More than 60 local artists of all disciplines gathered at Rockwood in Sechelt on Feb. 10 for a day-long arts and culture forum to hear about project funding through the provincial Legacies Now program and to exchange ideas with other artists.
Moderator Ed Hill urged the assembled performers, musicians, painters and writers to network with one another and dream about what could be accomplished for the arts when the world turns its attention to the 2010 Olympic Games. Salt Lake City, host of the previous winter games, was definitely an inspiration, said Hill, in how small communities surrounding the city could reap benefits of tourism and promotion long after the Olympics were over.
One of the major reasons for the forum was to hear from Arts Now representative Lori Baxter, who gave a lengthy summary of all the different arts agencies involved in creating the Olympics. While many of the components, such as performance artists at the opening and closing ceremonies, will not be selected for some time yet, the initial pilot programs for arts funding are in the works now. "There have always been legacies from the games," said Baxter. "They've always been sports oriented. We will be the first jurisdiction to sponsor an arts legacy."
This legacy will include all arts, cultural and heritage projects in the years leading up to 2010 as part of a four-year Olympiad of the Arts. The initial funding pilot project has a mandate of three years and will work with approximately $12 million of provincial funds. Already, the Arts Now project has received 230 applications from across the province, more than they expected, says Baxter.
Those who applied by the January deadline will hear by the end of March. Locally, about 10 project proposals have been submitted, including proposals for public performances and workshops from a theatre group, several festivals, including the Sechelt Winter Festival, a heritage celebration and a school mural project for youth. The Arts Now funding is aimed at arts groups and organizations with an emphasis on partnering with other groups and businesses in the community. The next application deadline will likely be June of this year. "If we do it right, we'll be the model for every other games," said Baxter. Ice artist Gordon Halloran of Roberts Creek spoke about capturing the interest of the 2006 Winter Games committee in Torino, Italy, where he will produce a series of ice paintings on a giant rink in a 250-year-old church. "On the Sunshine Coast we end up showing each other our work," Halloran said. "This gives a wider potential audience, an international audience, for our work."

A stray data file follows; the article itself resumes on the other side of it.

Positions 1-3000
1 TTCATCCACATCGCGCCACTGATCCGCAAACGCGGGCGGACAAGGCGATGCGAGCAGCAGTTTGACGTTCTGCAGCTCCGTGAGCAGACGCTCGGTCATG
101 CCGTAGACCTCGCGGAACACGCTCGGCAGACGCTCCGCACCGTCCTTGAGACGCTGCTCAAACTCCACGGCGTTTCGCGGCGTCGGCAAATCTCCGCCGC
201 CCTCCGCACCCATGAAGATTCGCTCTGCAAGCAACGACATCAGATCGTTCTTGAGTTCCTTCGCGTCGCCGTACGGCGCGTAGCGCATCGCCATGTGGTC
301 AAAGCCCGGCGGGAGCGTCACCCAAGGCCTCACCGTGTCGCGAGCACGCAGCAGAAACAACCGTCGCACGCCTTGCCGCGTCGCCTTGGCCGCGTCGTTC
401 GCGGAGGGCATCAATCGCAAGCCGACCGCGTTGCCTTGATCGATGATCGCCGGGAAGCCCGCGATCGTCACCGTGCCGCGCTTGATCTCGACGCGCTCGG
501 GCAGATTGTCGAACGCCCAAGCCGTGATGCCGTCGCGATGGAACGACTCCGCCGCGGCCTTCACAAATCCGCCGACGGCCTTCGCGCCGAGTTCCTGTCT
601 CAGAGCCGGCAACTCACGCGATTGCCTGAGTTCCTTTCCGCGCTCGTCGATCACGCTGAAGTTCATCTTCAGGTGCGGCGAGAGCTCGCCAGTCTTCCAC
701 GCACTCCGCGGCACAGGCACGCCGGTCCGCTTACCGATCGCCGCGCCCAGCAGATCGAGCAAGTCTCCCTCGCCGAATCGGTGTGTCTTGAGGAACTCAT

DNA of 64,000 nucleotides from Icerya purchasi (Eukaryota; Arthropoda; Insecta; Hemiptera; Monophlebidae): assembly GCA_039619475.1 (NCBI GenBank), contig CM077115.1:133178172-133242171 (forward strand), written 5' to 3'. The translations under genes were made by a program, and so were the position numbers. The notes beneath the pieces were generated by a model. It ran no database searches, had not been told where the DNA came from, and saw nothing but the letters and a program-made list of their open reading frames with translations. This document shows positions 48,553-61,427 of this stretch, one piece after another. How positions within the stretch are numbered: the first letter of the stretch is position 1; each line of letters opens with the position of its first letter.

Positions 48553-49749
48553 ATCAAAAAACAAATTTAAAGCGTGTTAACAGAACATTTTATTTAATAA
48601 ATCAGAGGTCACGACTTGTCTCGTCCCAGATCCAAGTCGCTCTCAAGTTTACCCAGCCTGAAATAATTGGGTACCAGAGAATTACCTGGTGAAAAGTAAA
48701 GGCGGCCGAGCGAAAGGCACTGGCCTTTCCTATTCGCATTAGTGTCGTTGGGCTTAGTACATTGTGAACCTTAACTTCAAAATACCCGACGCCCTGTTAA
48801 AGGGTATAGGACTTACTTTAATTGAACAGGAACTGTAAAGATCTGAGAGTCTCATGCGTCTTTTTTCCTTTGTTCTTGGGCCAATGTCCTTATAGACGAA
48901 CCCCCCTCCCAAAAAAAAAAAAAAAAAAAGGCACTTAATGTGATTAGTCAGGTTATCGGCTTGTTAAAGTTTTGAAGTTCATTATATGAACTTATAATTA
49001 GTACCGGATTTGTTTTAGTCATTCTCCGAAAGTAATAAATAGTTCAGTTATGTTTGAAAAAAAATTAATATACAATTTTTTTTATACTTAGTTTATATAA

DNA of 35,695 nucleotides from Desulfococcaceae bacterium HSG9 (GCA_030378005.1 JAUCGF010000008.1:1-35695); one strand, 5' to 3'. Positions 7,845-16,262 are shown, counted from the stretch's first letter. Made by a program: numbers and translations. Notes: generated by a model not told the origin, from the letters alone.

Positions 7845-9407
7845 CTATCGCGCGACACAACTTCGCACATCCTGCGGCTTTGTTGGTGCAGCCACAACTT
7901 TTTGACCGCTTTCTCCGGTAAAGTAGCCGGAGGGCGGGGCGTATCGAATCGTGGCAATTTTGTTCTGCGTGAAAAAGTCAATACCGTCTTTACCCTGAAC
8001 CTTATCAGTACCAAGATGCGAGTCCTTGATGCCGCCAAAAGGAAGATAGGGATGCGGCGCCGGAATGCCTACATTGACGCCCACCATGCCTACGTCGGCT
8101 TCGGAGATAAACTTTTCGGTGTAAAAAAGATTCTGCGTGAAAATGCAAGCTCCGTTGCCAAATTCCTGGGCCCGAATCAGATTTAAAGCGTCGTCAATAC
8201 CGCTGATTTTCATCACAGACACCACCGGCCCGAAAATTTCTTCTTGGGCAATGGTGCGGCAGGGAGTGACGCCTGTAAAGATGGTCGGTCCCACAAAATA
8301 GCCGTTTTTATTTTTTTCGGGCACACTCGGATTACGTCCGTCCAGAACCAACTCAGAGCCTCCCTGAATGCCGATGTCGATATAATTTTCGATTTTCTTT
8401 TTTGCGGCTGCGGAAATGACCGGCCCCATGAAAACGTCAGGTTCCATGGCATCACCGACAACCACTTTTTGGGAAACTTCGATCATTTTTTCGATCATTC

He advised that any artistic concept aimed at the Games should be simple and straightforward, one that could be understood outside this area. Prior to this project, Halloran exhibited his work at the World Figure Skating Championships where he caught the eye of the Canadian consulate in Rome who was instrumental in making contact with the Italian Olympics.
Jenni Rogers of the Powell River Spirit of B.C. Committee, fresh from being voted the cultural capital of Canada by the federal Ministry of Culture and Heritage, spoke about the great strides the area has taken in the arts. Efforts include a new academy of music, the second year of a successful writers' festival and the continuing support of the international choral festival. Rogers points to their strength in the performing arts and wants to work with the lower Sunshine Coast to create and promote cultural events. She also said they have just been given notice that they will be the 2007 choice for the B.C. Disability Games.
In response to an audience question asking how Powell River was pulling off such achievements, Rogers replied that there are a lot of really inspired people in the area, and also that the municipality and the Sliammon Nation work together. That's the key, she said. The local Spirit of B.C. Community Committee sponsored the Arts Forum, one of many local organizations across B.C. designed to link communities with the province and to 2010 Legacies Now projects.